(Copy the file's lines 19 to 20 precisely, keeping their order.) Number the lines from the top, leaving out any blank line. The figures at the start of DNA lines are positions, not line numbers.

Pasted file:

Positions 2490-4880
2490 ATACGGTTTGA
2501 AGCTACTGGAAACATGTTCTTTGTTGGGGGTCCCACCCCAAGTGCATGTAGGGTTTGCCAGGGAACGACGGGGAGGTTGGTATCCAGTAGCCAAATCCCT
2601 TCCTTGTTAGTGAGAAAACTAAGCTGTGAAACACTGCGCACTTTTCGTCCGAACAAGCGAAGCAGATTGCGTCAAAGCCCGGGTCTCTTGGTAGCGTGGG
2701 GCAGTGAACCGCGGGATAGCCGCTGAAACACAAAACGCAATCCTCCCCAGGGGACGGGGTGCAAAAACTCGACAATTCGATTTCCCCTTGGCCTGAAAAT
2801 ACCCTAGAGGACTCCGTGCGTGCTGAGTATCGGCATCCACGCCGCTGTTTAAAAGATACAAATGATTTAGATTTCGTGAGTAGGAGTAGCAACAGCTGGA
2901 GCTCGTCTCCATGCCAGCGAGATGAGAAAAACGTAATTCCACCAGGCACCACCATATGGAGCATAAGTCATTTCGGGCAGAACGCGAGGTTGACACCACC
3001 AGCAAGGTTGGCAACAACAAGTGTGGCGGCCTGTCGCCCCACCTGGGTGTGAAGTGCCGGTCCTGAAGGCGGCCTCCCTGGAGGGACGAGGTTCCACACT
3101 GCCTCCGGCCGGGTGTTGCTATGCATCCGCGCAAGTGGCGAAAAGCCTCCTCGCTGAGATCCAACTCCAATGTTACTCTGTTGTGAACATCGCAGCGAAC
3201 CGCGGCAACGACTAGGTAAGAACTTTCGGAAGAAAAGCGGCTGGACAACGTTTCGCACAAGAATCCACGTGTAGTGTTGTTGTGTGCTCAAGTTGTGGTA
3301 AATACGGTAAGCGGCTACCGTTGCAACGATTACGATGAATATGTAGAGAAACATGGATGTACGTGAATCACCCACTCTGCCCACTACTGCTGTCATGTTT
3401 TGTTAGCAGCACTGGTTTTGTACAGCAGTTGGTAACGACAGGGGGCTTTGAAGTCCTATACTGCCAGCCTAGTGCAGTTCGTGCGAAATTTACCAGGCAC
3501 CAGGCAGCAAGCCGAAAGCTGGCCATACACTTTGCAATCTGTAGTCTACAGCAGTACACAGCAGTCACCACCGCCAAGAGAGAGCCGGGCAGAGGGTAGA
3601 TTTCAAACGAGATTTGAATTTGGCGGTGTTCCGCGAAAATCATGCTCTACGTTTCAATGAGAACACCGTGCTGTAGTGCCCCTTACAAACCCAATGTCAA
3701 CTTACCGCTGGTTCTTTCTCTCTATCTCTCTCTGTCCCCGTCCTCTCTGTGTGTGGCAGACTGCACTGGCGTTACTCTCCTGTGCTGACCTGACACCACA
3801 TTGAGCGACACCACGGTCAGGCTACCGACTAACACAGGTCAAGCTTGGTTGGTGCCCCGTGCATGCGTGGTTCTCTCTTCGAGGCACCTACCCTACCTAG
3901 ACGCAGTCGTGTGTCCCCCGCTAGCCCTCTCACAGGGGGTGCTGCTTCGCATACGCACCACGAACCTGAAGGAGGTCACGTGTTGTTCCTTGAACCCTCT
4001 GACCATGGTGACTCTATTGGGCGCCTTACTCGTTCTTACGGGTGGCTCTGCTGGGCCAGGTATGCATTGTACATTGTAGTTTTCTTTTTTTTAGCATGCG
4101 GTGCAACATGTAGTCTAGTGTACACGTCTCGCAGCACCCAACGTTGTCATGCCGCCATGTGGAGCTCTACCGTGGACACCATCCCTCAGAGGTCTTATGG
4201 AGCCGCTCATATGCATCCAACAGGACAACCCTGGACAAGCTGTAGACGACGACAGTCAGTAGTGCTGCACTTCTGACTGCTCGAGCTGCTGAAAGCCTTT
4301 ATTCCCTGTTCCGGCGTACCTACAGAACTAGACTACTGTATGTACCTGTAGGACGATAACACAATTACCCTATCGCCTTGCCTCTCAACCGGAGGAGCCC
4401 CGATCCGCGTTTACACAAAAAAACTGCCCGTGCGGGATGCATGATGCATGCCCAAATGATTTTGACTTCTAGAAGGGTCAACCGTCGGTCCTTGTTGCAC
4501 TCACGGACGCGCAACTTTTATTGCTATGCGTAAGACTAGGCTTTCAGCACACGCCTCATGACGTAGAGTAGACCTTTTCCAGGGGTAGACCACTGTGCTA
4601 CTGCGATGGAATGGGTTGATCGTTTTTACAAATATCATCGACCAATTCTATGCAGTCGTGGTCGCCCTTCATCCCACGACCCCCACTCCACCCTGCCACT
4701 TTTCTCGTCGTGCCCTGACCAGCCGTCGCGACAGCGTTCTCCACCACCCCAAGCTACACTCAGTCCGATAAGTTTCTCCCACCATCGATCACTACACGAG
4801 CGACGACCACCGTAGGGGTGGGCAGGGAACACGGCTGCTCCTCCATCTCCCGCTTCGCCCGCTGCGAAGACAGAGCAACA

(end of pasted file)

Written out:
4101 GTGCAACATGTAGTCTAGTGTACACGTCTCGCAGCACCCAACGTTGTCATGCCGCCATGTGGAGCTCTACCGTGGACACCATCCCTCAGAGGTCTTATGG
4201 AGCCGCTCATATGCATCCAACAGGACAACCCTGGACAAGCTGTAGACGACGACAGTCAGTAGTGCTGCACTTCTGACTGCTCGAGCTGCTGAAAGCCTTT